Medical Marijuana Continues to Grow
Medical marijuana continues to make waves throughout the United States.
Last Thursday, a six-year-old girl in Texas was given medical marijuana to treat her epilepsy.
This was the very first person in the state of Texas to legally obtain a cannabis product.
And it was a six-year-old child. She received a low-THC, high-CBD oil from a dispensary called Knox Medical.
A nurse gave the little girl her first treatment and then made sure the child and her parents knew how to administer it.
Founder and CEO of Knox Medical Jose Hidalgo said:
Patients deserve medical relief and Knox Medical is proud to work with physicians and caregivers, and in close coordination with the Texas Department of Public Safety, to provide this medicine that exceeds the most rigorous standards of quality and consistency.
Dispensaries want to do everything by very high standards and in compliance with the government. After all, dispensaries are businesses, too.
They’re willing to work alongside the state to make sure patients can be treated. Dispensaries need patients, so they want to make everyone involved happy.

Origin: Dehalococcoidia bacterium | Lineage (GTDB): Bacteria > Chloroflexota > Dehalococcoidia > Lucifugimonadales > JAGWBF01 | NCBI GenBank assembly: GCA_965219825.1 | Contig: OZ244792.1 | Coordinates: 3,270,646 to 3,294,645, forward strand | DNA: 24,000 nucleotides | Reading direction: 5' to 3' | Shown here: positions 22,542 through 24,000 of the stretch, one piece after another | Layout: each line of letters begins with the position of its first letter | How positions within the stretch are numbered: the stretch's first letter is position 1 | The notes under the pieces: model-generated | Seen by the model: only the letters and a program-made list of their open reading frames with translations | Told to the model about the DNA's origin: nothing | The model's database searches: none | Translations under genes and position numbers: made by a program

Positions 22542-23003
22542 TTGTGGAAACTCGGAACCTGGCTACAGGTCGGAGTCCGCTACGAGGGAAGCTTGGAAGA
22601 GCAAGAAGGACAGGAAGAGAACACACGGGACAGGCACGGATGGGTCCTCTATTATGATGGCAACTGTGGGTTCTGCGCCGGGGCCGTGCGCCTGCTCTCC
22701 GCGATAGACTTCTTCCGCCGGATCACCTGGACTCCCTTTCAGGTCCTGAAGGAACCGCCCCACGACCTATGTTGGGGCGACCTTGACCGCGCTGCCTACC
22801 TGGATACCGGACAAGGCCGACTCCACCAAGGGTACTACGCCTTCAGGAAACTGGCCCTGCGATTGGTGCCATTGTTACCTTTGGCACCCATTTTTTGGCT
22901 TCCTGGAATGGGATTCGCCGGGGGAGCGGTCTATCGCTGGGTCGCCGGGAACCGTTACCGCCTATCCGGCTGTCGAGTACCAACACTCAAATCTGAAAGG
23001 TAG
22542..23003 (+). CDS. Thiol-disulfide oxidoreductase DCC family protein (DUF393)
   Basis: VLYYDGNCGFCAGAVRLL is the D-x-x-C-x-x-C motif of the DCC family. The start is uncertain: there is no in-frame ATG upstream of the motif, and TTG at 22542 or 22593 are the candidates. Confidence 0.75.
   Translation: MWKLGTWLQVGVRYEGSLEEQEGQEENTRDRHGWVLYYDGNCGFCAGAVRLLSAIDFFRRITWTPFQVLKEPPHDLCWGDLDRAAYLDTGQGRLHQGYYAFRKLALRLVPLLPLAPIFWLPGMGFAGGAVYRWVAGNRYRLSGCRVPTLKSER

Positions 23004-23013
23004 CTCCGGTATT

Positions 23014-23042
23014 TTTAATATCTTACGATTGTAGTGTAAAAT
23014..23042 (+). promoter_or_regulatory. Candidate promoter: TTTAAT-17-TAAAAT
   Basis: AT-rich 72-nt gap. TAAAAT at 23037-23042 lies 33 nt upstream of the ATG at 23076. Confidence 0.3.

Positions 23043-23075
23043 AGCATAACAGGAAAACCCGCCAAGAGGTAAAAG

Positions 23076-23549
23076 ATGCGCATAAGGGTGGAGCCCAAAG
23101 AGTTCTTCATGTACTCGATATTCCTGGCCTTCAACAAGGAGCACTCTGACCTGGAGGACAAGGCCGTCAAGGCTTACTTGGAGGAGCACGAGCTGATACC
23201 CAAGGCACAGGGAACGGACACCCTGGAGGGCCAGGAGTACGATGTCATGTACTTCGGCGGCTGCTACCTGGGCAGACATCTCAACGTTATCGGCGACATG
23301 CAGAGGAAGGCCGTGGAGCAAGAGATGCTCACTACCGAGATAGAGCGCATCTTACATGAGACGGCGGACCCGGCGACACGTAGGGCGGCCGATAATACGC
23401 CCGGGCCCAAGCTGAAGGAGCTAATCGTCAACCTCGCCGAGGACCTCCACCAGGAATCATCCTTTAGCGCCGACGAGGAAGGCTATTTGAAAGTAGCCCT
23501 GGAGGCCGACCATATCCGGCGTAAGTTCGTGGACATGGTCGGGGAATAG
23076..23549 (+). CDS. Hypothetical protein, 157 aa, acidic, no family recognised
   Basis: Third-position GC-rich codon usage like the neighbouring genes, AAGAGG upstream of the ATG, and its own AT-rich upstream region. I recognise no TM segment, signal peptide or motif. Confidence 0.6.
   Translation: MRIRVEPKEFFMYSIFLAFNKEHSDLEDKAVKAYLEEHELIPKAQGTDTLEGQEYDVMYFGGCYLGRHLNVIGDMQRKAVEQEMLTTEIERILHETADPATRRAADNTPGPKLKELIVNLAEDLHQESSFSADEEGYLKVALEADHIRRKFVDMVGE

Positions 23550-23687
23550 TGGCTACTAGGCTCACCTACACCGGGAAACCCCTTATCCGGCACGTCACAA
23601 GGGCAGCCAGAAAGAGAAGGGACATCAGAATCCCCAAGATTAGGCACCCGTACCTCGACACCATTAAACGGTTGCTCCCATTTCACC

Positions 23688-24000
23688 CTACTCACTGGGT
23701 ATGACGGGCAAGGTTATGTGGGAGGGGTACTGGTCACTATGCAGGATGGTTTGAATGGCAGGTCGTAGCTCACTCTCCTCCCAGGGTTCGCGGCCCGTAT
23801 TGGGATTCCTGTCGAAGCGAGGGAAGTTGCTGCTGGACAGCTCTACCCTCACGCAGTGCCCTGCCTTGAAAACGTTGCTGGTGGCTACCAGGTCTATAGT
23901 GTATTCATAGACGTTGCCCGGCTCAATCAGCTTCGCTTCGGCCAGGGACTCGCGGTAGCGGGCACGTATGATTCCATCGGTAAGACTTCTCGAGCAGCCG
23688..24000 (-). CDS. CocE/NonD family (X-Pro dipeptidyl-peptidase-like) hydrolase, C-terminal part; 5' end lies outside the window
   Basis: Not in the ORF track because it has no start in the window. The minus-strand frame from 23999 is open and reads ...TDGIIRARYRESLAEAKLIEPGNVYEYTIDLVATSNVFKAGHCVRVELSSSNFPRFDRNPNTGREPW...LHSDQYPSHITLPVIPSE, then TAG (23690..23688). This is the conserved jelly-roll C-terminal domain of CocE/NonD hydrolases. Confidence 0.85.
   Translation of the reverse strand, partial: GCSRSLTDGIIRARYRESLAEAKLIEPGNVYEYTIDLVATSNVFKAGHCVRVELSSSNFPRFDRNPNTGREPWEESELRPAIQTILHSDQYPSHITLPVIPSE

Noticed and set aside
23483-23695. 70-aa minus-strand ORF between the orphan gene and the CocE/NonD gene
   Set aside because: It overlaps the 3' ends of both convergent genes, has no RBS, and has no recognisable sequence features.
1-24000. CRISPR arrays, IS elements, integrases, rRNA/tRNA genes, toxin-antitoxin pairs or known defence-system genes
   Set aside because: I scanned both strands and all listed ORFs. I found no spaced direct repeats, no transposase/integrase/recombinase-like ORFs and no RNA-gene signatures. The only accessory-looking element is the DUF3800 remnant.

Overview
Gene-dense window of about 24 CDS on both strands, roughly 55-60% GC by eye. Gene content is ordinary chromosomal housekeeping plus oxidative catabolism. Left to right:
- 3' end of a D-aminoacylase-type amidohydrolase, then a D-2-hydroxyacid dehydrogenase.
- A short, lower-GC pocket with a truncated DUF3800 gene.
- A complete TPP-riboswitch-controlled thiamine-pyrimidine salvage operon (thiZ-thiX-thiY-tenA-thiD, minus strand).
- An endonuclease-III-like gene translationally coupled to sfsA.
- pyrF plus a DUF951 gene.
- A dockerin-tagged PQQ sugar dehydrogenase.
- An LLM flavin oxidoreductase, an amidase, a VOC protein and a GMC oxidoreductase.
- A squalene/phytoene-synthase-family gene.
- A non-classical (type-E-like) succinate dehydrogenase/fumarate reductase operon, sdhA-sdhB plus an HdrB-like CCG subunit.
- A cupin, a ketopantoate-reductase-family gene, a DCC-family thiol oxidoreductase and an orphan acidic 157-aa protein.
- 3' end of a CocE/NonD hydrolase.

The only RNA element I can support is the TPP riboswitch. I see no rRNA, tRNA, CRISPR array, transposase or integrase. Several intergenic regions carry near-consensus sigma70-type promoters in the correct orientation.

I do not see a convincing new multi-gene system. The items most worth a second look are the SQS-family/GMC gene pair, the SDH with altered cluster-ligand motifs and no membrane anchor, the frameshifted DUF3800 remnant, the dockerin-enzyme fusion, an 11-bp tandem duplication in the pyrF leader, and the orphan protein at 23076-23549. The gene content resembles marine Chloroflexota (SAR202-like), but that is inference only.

Hidalgo went on to say:
This is a historic day for Texas and we will work tirelessly to uphold the trust and responsibility the state has placed in [our company]... For Texans suffering from intractable epilepsy, the wait for medical cannabis is finally over.
The approval of medical marijuana continues to grow throughout the nation.
Earlier this month, the Virginia House of Delegates approved legislation that would increase the use of medical marijuana throughout the state.
Current laws in Virginia allowed state residents to possess cannabis oil for treatment of severe epilepsy.
However, the new legislation introduced by Delegate Ben Cline would allow doctors to prescribe marijuana extract for any diagnosed condition or disease.
If it isn’t already apparent, the public opinion on marijuana is shifting.
It's Time to Accept Medical Marijuana
According to Pew Research Center, in 1969, 84% of Americans thought the drug should be illegal. However, by 2017, only 37% believe the drug should be illegal.
That percentage could very well continue to drop in the next few years as more research and awareness of the drug surfaces.